The Banner Saga – PlayStation 4
Platform: PlayStation 4
Publisher: Versus Evil
Release Date (NA): January 12th, 2016
Nerd Rating: 7.5 out of 10
Stoic’s The Banner Saga 2 released just recently this year on April 19, 2016. But wait, where’s Nerd Bacon’s review for the first game, The Banner Saga? After all, what is a sequel without its predecessor? Well, it’s this reviewer’s pleasure to present the game that started the mind-blowing Banner Saga franchise.
The Banner Saga is a fantasy RPG game with strategy elements taking place in a fantastical, Medieval-style world with heavy influences from Norse culture and mythology. Alternating control over a handful of characters, similar to the storytelling style of the Game of Thrones series, the player experiences and simultaneously influences the unfolding of events in a beautiful land during the genesis of a great war.
The first thing that stood out to me about The Banner Saga during the first few minutes of gameplay was how atmospheric it is. Role-playing as a giant, the player is first thrust into the game’s world through a combat situation in the middle of a great hall. The characters are well drawn in a very Disney-esque fashion, the audio is ambient and immersive, character animations are satisfying, and the dialogue that occurs afterward features cool little animated avatars that are framed against each other in creative ways. RPG-meets-animation-meets-novel in this wonderfully inviting project by developer Stoic. Time to sit back, relax, and crack open a cask of the finest ale to enjoy this game.
The combat featured in The Banner Saga is strikingly fresh, yet not altogether unfamiliar. In a typical battle, the player controls between two and six characters, who make up their party. A grid map is laid out for the various characters to move around and use their unique stats and attributes to dish out damage to each other, each side taking turns to move individual units. A lot of tweaking and fine tuning went into this part to make the combat unique and multifaceted, reminding me of Fire Emblem: Awakening. It’s pretty involved, with a lot of possible interactions between characters that make for interestingly evolving combat scenarios. It’s a little confusing at first, sure, but once you get the hang of it there’s a surprising amount of depth.
There are a few issues I do have with the combat, mostly regarding mechanics. For one, it’s very easy to tell that this game was initially designed to be played on a computer. Playing this thing on a PlayStation 4 can sometimes feel like skating down the street on a surfboard, pulling teeth to get the characters to move where you want them to move and attack who you want them to attack. Also, it’s extremely easy to make mistakes, and I’m not entirely sure this is the fault of it being a ported game. For example, as soon as you finish moving a character during their phase, that’s it. Even though this is a turn-based game with no real-time elements, the developers decided to forgo the option of allowing the player to reposition their characters if they change their mind mid-turn, and this is made doubly annoying by the more wonky controls of the PS4 version. While these issues can be grating at times, they’re not hard to overlook, since this game gets so many other things right.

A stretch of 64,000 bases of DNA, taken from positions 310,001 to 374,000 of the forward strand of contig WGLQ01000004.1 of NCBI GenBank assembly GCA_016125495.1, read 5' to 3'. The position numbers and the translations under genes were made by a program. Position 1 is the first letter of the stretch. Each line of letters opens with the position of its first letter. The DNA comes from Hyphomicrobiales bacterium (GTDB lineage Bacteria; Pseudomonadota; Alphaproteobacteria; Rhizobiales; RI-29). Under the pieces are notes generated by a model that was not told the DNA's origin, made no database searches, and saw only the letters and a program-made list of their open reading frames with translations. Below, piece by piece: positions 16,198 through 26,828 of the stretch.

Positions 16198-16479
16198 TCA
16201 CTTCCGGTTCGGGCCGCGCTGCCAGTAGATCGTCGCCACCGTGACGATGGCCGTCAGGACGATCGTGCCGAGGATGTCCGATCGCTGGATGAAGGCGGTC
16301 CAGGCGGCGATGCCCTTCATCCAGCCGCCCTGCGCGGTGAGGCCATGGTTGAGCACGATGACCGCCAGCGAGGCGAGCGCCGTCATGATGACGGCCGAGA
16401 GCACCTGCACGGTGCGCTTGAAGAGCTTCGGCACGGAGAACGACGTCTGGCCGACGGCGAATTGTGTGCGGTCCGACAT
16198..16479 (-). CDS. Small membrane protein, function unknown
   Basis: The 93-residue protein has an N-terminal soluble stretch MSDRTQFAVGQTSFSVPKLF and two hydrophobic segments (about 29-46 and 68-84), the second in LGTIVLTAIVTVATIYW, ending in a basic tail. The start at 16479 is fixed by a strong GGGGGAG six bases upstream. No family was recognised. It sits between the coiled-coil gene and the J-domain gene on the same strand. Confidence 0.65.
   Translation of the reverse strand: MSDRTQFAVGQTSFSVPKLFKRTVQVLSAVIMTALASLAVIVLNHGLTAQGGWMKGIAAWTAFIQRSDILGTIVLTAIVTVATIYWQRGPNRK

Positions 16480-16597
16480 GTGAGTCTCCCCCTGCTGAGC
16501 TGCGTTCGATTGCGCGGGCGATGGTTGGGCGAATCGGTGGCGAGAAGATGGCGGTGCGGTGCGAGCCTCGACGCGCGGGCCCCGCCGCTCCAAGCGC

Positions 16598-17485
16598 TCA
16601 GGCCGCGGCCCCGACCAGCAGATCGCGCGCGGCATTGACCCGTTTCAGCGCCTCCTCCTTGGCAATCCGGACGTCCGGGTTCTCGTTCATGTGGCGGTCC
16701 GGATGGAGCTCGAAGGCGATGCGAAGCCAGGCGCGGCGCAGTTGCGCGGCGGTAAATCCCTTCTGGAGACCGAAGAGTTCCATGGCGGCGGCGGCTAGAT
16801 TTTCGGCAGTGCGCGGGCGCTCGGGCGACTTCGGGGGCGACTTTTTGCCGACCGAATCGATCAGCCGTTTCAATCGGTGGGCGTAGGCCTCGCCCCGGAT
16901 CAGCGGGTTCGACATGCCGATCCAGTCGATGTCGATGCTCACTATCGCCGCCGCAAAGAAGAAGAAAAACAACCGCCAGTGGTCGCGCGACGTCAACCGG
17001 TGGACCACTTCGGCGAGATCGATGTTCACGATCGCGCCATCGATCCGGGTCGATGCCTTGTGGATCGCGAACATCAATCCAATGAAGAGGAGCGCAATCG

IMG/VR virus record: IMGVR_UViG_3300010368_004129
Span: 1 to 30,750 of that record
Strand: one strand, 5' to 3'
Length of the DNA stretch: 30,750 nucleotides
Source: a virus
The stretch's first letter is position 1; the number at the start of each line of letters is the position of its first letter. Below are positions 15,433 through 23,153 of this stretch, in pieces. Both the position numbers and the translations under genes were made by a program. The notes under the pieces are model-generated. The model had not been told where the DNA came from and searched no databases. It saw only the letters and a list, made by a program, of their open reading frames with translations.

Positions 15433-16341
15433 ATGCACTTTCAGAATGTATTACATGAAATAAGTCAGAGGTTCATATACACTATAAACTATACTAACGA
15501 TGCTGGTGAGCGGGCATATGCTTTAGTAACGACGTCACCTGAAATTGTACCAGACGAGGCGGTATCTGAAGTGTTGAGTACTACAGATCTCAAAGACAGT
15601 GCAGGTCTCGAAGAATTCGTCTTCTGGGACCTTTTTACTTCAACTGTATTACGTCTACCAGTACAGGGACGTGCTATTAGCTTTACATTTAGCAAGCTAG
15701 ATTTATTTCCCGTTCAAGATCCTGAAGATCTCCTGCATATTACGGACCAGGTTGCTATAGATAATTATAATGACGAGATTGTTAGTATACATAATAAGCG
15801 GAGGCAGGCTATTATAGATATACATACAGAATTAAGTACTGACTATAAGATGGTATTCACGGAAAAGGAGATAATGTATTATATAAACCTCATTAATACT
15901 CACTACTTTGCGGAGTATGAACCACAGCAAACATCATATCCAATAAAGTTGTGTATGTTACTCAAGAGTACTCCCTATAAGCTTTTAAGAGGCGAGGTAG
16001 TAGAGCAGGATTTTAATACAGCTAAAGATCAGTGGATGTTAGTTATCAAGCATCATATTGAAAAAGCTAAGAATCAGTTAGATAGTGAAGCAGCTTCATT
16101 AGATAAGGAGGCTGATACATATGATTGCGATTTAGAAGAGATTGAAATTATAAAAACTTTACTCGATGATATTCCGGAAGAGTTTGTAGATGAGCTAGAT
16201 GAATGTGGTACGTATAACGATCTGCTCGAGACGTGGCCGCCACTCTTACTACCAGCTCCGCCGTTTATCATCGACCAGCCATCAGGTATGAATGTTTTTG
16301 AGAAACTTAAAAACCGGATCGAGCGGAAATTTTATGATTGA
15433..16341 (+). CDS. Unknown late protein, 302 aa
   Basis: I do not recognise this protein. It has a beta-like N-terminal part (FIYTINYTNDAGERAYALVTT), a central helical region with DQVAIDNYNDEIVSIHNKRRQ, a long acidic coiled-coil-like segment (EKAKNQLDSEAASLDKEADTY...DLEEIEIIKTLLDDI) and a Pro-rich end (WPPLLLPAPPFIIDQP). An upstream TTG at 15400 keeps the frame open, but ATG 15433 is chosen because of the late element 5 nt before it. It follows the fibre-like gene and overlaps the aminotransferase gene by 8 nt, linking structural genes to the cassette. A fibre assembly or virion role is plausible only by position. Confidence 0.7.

Aside from combat, the other central gameplay element is the story, which is mainly told through readable dialogue and novel-esque narrations. Almost every new event or plot development is revealed in this way, with the player right smack in the center so that they always feel like they are experiencing and involved in the events, rather than having things told or shown to them. The quality of the writing is extremely good, far above average for the majority of games out there. There are very few standard cut scenes or orally spoken dialogue, instead trusting the player to bring their own imagination to the table a majority of the time. And it works. I don’t remember the last time I felt so personally involved in a story, and this is accomplished in no small part by the more literary and subdued nature of the story’s delivery.
Throughout the course of The Banner Saga, the player will take control of a few different characters, alternating between their arcs when it suits the overall story. Each individual character has a very distinct personality, and their stories are varied so as to give the player a better understanding of the bigger picture of what’s going on in the game’s world. The player is frequently making cost-benefit decisions that affect the story’s progression in ways both big and small, with a real sense of ambiguity and uncertainty over what the other outcomes might have been. Taking care of a caravan of people over a long journey across snowy lands would be a stressful experience for anyone, and The Banner Saga captures that in a very authentic way. The quality of the writing and the immersive nature of the individual narratives achieve the closest feeling to playing in a Medieval-fantasy world I’ve ever experienced. It makes me wonder how it is that Game of Thrones hasn’t tapped the developers at Stoic for a game yet. Seriously, in just their first iteration, these guys have already nailed the format for a good story-based RPG.
Now, the gameplay and story are all well and good, but perhaps the most characteristic element of The Banner Saga is its art design. Each important character has been finely crafted using a hand-drawn art style extremely reminiscent of those Disney movies from the 90’s. Think Pocahontas or The Hunchback of Notre Dame. The environments surrounding the characters are just as impressive, with neat layers of landscape and objects that will travel across the screen at different speeds to simulate perspective.